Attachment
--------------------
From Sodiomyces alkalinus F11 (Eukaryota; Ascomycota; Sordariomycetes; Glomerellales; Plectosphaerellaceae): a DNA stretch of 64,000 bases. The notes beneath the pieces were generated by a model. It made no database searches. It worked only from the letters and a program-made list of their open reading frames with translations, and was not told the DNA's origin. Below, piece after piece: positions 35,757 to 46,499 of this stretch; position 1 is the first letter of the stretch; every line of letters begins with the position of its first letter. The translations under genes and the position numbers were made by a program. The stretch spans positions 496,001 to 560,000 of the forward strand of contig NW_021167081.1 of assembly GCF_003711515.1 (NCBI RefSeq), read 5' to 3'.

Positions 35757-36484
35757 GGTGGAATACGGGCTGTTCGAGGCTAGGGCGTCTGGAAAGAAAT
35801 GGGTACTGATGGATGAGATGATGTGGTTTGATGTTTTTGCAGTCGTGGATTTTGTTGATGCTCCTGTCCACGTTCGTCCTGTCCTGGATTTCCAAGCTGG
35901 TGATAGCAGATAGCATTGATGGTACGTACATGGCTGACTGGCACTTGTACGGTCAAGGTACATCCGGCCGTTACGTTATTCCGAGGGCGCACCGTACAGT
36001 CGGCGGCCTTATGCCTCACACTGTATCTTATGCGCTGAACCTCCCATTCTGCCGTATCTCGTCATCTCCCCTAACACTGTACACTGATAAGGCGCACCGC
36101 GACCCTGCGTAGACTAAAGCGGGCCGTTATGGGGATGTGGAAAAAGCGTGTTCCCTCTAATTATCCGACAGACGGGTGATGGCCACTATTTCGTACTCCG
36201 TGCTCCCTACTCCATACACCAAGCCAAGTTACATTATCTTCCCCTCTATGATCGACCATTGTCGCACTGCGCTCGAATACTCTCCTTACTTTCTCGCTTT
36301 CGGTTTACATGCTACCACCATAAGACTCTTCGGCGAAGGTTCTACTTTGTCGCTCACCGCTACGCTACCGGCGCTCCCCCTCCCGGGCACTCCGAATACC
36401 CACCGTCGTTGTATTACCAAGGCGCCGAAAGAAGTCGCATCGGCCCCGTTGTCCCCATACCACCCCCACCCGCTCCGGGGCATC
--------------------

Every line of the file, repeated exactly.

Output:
From Sodiomyces alkalinus F11 (Eukaryota; Ascomycota; Sordariomycetes; Glomerellales; Plectosphaerellaceae): a DNA stretch of 64,000 bases. The notes beneath the pieces were generated by a model. It made no database searches. It worked only from the letters and a program-made list of their open reading frames with translations, and was not told the DNA's origin. Below, piece after piece: positions 35,757 to 46,499 of this stretch; position 1 is the first letter of the stretch; every line of letters begins with the position of its first letter. The translations under genes and the position numbers were made by a program. The stretch spans positions 496,001 to 560,000 of the forward strand of contig NW_021167081.1 of assembly GCF_003711515.1 (NCBI RefSeq), read 5' to 3'.

Positions 35757-36484
35757 GGTGGAATACGGGCTGTTCGAGGCTAGGGCGTCTGGAAAGAAAT
35801 GGGTACTGATGGATGAGATGATGTGGTTTGATGTTTTTGCAGTCGTGGATTTTGTTGATGCTCCTGTCCACGTTCGTCCTGTCCTGGATTTCCAAGCTGG
35901 TGATAGCAGATAGCATTGATGGTACGTACATGGCTGACTGGCACTTGTACGGTCAAGGTACATCCGGCCGTTACGTTATTCCGAGGGCGCACCGTACAGT
36001 CGGCGGCCTTATGCCTCACACTGTATCTTATGCGCTGAACCTCCCATTCTGCCGTATCTCGTCATCTCCCCTAACACTGTACACTGATAAGGCGCACCGC
36101 GACCCTGCGTAGACTAAAGCGGGCCGTTATGGGGATGTGGAAAAAGCGTGTTCCCTCTAATTATCCGACAGACGGGTGATGGCCACTATTTCGTACTCCG
36201 TGCTCCCTACTCCATACACCAAGCCAAGTTACATTATCTTCCCCTCTATGATCGACCATTGTCGCACTGCGCTCGAATACTCTCCTTACTTTCTCGCTTT
36301 CGGTTTACATGCTACCACCATAAGACTCTTCGGCGAAGGTTCTACTTTGTCGCTCACCGCTACGCTACCGGCGCTCCCCCTCCCGGGCACTCCGAATACC
36401 CACCGTCGTTGTATTACCAAGGCGCCGAAAGAAGTCGCATCGGCCCCGTTGTCCCCATACCACCCCCACCCGCTCCGGGGCATC